Are you a caregiver and don’t even know it?

Maybe you buy groceries for an aging parent who has trouble getting to the store. Maybe you spend your lunch break chauffeuring them to a doctor’s appointment. Or perhaps you swing by their house on your way home to check if the fridge is stocked and the laundry isn’t piling up. Over time, you may do these things more frequently or take on more responsibilities such as administering medicine or providing personal care.

While caring for an aging parent has its rewards, the stress combined with juggling the demands of work and raising a family can take its toll.

“It could be over a period of years. And the stress can be slowly cumulative,” said Maureen Kelly, elder care counselor at UC Berkeley’s CARE Services for faculty and staff. “Caregivers may feel sad, agitated, have trouble sleeping or they can’t concentrate on a project. They’re flooded. They may think ‘I’m not doing anything well. I’m not being a good daughter or son. I’m not being a good parent or spouse. I’m not being a good employee.’ ”

Your campus Employee Assistance Program offers free, confidential one-on-one counseling on elder care concerns and coping with change, as well as other issues. Counselors can direct you to the right resources, help you navigate the complex legal and health insurance maze that accompanies elder care, and help you adjust to caregiving.

“People don’t know about the aging brain and what that behavior looks like,” said counselor Michelle Brown-Shelton at UC San Diego’s Faculty and Staff Assistance Program. “Caregivers might not understand why mom keeps repeating something and get frustrated. Once they understand what’s happening in the brain, they’re more understanding. And I give them tips on how to have a conversation with someone with dementia.”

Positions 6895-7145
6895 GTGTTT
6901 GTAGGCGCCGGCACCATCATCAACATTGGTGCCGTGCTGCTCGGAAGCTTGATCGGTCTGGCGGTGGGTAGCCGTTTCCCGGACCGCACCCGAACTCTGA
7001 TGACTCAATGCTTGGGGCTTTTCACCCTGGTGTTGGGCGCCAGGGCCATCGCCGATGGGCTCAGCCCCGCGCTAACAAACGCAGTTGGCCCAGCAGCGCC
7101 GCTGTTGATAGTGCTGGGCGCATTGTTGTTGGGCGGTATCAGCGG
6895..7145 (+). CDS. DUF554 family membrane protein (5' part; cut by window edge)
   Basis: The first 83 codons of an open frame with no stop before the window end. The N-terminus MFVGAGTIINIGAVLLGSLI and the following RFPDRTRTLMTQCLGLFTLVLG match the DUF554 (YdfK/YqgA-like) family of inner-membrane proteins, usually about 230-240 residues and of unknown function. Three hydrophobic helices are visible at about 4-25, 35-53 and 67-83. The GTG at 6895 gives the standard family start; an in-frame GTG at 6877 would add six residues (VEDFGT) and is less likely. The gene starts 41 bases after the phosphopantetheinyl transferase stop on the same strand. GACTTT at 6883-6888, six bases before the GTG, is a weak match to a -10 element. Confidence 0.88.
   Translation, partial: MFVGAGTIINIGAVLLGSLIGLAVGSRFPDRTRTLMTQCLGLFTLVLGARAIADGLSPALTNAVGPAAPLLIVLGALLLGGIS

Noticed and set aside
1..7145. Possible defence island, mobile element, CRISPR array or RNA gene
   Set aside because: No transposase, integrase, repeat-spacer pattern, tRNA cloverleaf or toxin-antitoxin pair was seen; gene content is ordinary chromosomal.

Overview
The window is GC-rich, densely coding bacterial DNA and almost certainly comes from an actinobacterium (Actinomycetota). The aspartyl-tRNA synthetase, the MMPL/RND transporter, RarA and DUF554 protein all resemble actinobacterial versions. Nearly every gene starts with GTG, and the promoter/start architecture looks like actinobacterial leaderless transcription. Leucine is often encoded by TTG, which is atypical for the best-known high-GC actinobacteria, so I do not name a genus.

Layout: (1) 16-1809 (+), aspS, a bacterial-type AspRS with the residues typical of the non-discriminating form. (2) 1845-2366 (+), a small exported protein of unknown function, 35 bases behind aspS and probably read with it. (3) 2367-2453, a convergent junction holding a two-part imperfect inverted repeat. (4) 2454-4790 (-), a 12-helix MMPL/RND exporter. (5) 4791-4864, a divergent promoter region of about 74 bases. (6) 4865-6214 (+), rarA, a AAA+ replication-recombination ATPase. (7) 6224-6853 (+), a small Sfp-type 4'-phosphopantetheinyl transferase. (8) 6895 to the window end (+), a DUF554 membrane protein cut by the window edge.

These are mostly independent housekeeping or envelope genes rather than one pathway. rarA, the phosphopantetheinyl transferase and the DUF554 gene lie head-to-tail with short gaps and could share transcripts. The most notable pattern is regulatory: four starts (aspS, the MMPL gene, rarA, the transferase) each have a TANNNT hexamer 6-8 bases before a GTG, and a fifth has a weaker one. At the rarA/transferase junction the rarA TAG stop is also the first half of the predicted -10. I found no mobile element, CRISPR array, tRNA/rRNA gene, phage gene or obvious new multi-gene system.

Some campus EAPs offer additional services. UC Berkeley, for example, has a support group that meets twice a month and holds monthly workshops on an aspect of aging such as understanding Medicare, tending an elder with dementia and self-care for caregivers. At UCLA and UC San Diego, the monthly support group sometimes features guest speakers who discuss hospice care, compassion fatigue and more. Call your campus EAP to learn what’s available.

It is unknown exactly how many UC faculty and staff serve as caregivers, in part because many do not identify themselves as caregivers.

Nationally, 43.5 million Americans care for someone over the age of 50, according to the Family Caregiver Alliance, which runs the National Center on Caregiving. Caregivers experience higher levels of stress and suffer from depression at twice the rate of the general population. One study found 40 percent to 70 percent of family caregivers have clinically significant symptoms of depression.

Caregivers also are at greater risk for high blood pressure, obesity and other health problems, according to the FCA, because they often sacrifice their own needs to take care of someone else’s.

Feeling caregiver stress or frustration is normal and understandable. As Kelly explains, the experience of caring for an elder is different from someone without these responsibilities. Someone raising a healthy baby, for example, expects that child to grow up and have a bright future. But for caregivers, the time and energy that’s invested doesn’t stop the deterioration an elder will inevitably face as part of aging.